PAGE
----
Massachusetts Daily Collegian

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A free and responsible press serving the UMass community since 1890

Massachusetts Daily Collegian

A free and responsible press serving the UMass community since 1890

Massachusetts Daily Collegian

Dexter’s Deterioration

Dexter is certain that another kill will leave him feeling like his same old self, in the wake of Rita’s death.

Yearning to cleanse himself of the guilt and emptiness he is ridden with, he seeks instant gratification in the latest episode, committing another murder under compromising circumstances.

There have been signs in the past that Dexter is losing his composure, but Sunday he looked more careless than ever.

Harrison is evaluated by a crisis counselor, who assures Dexter that his son won’t be traumatized by the incident with Rita because he can’t comprehend it, contrary to his own experience. She then suggests that Dexter do something for his own well-being.

As if he needed another reason.

He finds a sitter for Harrison, a nanny named Sonja, and since Astor and Cody now reside with their grandparents, Dexter focuses on Boyd Fowler.

He begins doing his usual recognizance work; following him around, getting to know his routine, when Boyd notices him at a restaurant.

Recognizing Dexter from a recent dead-skunk pick-up, Boyd strikes up conversation and offers him a job removing carcasses.

Dexter thinks, ‘Jackpot!’

After surveying Boyd’s typical job route, Dexter pinpoints an abandoned Welcome Center as an appropriate kill-spot. He prepares it as usual, all the while ignoring the cautioning of Harry’s specter who insists that it is not wise to kill during the day.

Dexter lures Fowler into stopping near his preferred setting where he begins his ritual with the usual injection.

Then, instinctively, Fowler shoots Dexter with a tranquilizer gun, leaving them both paralyzed and unconscious.

The two wake side-by-sides in an ambulance, later being wheeled into the same hospital room, staring each other down, both anticipating their next move.

Fowler flees the ER and arrives at his house, anxiously awaiting his assailant there. Dexter then appears from the shadows and sedates a helpless Fowler.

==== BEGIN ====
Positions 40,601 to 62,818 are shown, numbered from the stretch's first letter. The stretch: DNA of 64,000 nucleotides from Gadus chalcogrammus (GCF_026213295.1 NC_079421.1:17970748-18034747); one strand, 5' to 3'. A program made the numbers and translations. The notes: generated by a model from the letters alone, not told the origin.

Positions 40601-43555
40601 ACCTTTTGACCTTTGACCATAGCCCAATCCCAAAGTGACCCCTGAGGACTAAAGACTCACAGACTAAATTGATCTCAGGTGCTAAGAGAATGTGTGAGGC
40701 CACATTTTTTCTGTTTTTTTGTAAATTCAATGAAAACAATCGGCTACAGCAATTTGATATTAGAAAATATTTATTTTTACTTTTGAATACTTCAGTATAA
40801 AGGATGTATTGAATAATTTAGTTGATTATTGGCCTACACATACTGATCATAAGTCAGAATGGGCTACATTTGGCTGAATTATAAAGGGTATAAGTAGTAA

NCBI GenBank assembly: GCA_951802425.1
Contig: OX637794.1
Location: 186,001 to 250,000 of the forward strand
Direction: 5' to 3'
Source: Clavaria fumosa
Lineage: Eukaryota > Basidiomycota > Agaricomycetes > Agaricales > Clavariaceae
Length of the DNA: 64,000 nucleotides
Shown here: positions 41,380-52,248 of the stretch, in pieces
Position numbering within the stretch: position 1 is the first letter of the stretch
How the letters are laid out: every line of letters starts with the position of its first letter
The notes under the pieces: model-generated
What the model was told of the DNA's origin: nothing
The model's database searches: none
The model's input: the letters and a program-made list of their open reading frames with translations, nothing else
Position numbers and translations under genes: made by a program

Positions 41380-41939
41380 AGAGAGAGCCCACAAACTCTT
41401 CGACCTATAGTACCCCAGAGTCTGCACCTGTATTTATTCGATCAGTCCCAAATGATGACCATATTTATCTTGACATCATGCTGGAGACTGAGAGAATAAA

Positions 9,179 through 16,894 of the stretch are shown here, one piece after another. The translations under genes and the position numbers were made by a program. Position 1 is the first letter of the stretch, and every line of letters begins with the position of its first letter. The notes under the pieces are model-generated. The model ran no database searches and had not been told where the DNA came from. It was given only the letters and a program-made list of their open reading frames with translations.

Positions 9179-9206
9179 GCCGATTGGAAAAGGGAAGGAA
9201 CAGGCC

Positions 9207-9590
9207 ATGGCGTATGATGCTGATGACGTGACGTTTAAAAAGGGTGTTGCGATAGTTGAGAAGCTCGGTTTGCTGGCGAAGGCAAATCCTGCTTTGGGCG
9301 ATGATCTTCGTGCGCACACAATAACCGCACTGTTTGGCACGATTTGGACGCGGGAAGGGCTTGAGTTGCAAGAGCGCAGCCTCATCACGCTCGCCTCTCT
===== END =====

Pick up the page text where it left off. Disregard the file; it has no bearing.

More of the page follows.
This is where Dexter loses all discretion.

He makes the hasty decision to tweak his routine for the sake of satisfying his urge.

Newspaper lines the walls of Boyd’s living room, as opposed to plastic wrap. Boyd is shown duct-taped to a table. Dexter opts to use one of the household steak knives, instead of his own equipment, while wearing a grilling apron, not his regular performance attire.

Viewers are truly seeing the deterioration of Dexter, it seems, a shell of his former self.

Why did Dexter decide to commence the killing right there as opposed to moving his victim? If Dexter didn’t want to move him, shouldn’t he have just gone home, regrouped, and waited to pick a more appropriate setting? He didn’t have all of his customary gear and, after all, Boyd has no way of knowing who he really is, having passed off as ‘Darryl Tucker.’

Adding a ripple to his most recent miscue, Dexter finds a distressed woman locked in Boyd’s house who was witness to his murderous ritual.

Now what?

He’s going to have to kill this innocent person, isn’t he? How else will he manage to divert this situation? He has done some sly things in the past, but, without his wits about him, I am losing my faith that he will find another way around it.

Deb continues to act as Dexter’s crutch, through all of this, offering wise words in a role reversal that is becoming more comfortable for her and curious for him.

Deb and Quinn argue during a debriefing about the recent ritual killings and it turns out that he has been counting the days since they consummated their friendship. The sexual tension will surely continue to boil and I’m curious to see Deb’s reaction when Quinn begins formally accusing her brother.

Of the recent string of murders Miami Metro Homicide is investigating, no one is talking. When one shop owner does offer information, his head is found severed amidst a ring of symbols and candles similar to those found around the previous victim.

Also, Angel faces formal charges for beating the bag out of that officer at the bar in Episode two.

The season is beginning to take flight now that we are three episodes removed from Trinity’s terror and Dexter has no idea what to do about his newfound emotions.

At this point, six days is five more than I want to wait.

Dan Gigliotti can be reached at [email protected]

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